A second aspect of the invention may provide apparatus for measuring the mass of a semiconductor wafer, the apparatus having: a first weighing instrument for measuring the weight of the wafer; a faraday cage for containing the wafer during measurement; a second weighing instrument for measuring the weight of the faraday cage independently from the wafer. The apparatus may include monitoring means arranged to determine the buoyancy exerted on the wafer by the atmosphere in the chamber.
The monitoring means may include a temperature monitor, a pressure monitor and a humidity monitor arranged to determine the temperature, pressure and humidity in the chamber.
The pressure monitor may include a pressure sensor having an accuracy of better than 0.4% over the range 800-1200 mbar absolute. Temperature sensitivity may be less than 0.02%/° C. Response time may be less than 200 ms. The temperature monitor may have a temperature sensor with an accuracy of better than 0.2° C. and a response time of less than 10 seconds. The humidity monitor may have a humidity sensor with an accuracy of better than 2% and a response time of less than 1 minute.
Each of the weighing instruments may have readability of 0.01 mg over a range of 0-160 g. For larger than 300 mm wafers the range may be extended based on the nominal weight of the wafers. The instrument may have a repeatability of better than 0.03 mg and a temperature sensitivity drift of less than 1 part in 106/° C. The chamber may include a heater, and the interior of the chamber may be maintained at a substantially constant temperature, e.g., within +/−0.1° C. If heated, the enclosure may be maintained within 5° C. of the ambient temperature. A rate of temperature change may also be controlled, e.g. restricted to less than 0.5° C./hr to ensure that temperature through the measurement environment is substantially equal, i.e. that there are no temperature gradients.
The method according to the first aspect presents a way of measuring the electrostatic force caused by the wafer by detecting its effect on the weight measurement of the faraday cage. In an alternative aspect of the invention, the electrostatic charge may be measured. By means of a predetermined correlation between electrostatic charge and effect on weight measurement, a charge measurement may be used to correct a weight measurement.
Thus, a third aspect of the invention may provide a method of measuring the mass of a semiconductor wafer, the method including placing the wafer on a weighing instrument inside a chamber, measuring a electrostatic charge in or on the wafer, and determining the mass of the wafer by using a predetermined correlation between electrostatic charge and weight error force to correct the weight of the wafer measured by the weighing instrument.
The electrostatic charge may be measured by a charge meter that is operable to measure the electric field strength created by the wafer's charge e.g. using a field-mill instrument (e.g. a JCI 140 from John Chubb Instrumentation Limited). Alternatively, the charge may be measured by measuring a charge inducted on a detection plate by using a virtual earth, high impedance charge meter (e.g. a JCI 178 from John Chubb Instrumentation Limited).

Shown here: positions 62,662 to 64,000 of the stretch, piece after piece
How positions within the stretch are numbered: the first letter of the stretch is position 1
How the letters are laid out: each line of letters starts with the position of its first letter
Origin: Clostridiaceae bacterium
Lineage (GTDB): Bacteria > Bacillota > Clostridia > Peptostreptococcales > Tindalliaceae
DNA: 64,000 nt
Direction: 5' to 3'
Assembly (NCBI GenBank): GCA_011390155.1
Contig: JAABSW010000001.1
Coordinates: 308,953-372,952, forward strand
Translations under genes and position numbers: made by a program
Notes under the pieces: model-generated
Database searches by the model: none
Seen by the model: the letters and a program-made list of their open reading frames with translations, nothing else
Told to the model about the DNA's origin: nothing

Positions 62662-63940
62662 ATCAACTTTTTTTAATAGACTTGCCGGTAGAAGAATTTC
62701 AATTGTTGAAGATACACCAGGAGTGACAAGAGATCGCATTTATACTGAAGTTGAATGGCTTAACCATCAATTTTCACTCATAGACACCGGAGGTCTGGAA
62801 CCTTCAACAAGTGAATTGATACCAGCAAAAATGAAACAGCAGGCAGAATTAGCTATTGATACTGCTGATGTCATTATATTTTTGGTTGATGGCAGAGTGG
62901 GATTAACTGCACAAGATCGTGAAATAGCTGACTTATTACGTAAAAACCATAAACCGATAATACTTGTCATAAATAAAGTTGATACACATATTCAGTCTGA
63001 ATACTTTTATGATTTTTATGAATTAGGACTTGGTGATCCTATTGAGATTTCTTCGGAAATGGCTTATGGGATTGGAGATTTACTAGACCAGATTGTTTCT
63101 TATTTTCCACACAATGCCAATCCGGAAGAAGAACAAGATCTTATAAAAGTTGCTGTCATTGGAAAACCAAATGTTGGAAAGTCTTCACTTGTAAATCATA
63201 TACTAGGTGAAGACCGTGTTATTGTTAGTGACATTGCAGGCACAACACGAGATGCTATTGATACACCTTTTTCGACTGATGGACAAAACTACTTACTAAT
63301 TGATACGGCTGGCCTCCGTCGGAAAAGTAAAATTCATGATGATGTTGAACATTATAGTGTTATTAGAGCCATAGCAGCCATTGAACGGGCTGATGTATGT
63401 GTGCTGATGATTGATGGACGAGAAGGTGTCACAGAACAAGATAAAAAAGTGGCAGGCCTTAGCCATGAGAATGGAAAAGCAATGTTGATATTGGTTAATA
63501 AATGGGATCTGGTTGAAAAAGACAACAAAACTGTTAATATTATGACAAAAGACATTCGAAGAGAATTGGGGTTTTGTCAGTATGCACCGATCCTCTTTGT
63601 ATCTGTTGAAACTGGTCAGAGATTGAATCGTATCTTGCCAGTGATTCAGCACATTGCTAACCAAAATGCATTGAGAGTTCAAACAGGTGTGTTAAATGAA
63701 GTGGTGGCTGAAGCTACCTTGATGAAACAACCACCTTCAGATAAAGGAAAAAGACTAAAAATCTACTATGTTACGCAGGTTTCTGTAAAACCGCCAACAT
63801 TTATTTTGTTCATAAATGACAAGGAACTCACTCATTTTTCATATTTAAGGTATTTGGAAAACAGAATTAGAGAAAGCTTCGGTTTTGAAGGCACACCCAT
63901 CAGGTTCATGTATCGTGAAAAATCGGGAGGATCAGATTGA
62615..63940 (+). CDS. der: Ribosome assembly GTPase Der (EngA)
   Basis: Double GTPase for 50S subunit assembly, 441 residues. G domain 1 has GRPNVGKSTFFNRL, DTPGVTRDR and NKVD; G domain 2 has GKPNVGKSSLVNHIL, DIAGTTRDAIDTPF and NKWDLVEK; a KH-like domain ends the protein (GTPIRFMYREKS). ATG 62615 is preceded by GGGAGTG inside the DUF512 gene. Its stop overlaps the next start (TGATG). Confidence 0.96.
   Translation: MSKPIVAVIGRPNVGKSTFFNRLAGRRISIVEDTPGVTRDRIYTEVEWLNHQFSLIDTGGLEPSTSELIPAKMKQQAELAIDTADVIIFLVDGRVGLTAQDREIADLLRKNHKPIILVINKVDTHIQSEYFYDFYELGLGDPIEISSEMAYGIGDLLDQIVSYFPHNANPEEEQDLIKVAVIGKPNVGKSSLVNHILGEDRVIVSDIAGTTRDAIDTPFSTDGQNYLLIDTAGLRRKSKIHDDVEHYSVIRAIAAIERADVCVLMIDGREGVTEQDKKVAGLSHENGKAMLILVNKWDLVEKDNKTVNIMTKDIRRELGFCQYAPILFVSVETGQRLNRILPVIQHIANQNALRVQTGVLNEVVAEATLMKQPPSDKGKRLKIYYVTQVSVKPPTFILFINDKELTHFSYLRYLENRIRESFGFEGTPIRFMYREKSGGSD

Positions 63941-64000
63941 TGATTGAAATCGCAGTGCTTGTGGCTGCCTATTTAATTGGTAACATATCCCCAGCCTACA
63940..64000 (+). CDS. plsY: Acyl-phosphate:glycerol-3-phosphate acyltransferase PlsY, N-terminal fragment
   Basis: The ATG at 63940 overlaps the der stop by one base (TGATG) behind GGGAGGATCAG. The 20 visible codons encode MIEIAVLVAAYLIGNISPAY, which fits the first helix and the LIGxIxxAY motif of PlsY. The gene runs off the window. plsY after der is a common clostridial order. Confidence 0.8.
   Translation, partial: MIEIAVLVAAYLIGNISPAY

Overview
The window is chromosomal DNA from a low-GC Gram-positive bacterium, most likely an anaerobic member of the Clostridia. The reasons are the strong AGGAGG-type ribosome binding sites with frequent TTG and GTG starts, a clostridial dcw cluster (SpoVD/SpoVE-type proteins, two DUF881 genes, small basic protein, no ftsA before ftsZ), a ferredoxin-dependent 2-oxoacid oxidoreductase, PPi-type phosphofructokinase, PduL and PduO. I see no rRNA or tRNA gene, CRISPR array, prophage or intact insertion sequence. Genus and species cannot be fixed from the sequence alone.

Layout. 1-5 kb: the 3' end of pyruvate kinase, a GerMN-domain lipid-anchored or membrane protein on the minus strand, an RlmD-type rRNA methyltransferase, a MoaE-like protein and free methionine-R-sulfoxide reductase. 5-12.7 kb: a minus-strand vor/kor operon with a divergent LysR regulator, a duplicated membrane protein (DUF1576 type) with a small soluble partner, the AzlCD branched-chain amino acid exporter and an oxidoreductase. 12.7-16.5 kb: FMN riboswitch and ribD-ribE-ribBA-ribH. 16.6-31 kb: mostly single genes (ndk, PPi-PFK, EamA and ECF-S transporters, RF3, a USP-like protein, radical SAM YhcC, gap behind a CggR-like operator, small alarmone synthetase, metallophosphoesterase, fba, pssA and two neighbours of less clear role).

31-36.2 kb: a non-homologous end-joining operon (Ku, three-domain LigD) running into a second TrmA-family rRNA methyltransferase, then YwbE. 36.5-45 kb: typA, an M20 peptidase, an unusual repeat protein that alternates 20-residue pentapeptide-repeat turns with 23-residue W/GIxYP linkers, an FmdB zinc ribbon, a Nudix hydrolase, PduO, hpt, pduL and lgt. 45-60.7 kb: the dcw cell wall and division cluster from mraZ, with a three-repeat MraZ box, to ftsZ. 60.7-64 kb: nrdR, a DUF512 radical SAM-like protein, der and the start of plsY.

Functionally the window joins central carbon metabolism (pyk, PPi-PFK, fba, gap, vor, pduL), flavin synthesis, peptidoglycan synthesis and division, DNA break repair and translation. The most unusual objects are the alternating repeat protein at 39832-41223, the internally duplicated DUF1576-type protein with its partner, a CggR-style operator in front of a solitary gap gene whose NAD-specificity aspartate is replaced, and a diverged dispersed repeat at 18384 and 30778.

As with the previous aspects, determining the mass of the wafer may further include compensating for or eliminating buoyancy exerted on the wafer by the atmosphere in the chamber.
The method may include obtaining the correlation between electrostatic charge and weight error force as an initial step. The correlation can be obtained either by experimental observation or knowledge of the characteristics of a charge meter used to measure the electrostatic charge. The correlation may comprise matching readings from the charge meter with an effect on (e.g. required correction in the reading from) the weighing instrument. For example, this may be done by measuring the weight of a variety of wafers of known mass with different charges so that a statistical distribution can be determined. Alternatively, a single wafer can be charged to a variety of levels either by using a voltage or ionisation source or by contact electrification or tribology. The readings from the charge meter may be measured on a relative scale. An absolute measurement of the charge in Coulombs may not be required. The correlation obtained may be reduced to a best approximation polynomial equation for ease of subsequent calculation. Alternatively, it may be encoded as a computer based look-up table. The charge measurement may therefore be used with the correlation equation to calculate the effect of the charge on the weighing instrument (e.g. gravity force sensor). To determine the mass of the wafer, the weight force value measured by the weighing instrument may be adjusted to reveal the true value of the force of the wafer due to gravity. For example, the predominant effect of the charge can be expressed by the well known classical equation for the force between plates in a parallel plate capacitor (discussed below). These equations can be modified to compensate lesser factors, e.g. edge effects or the like.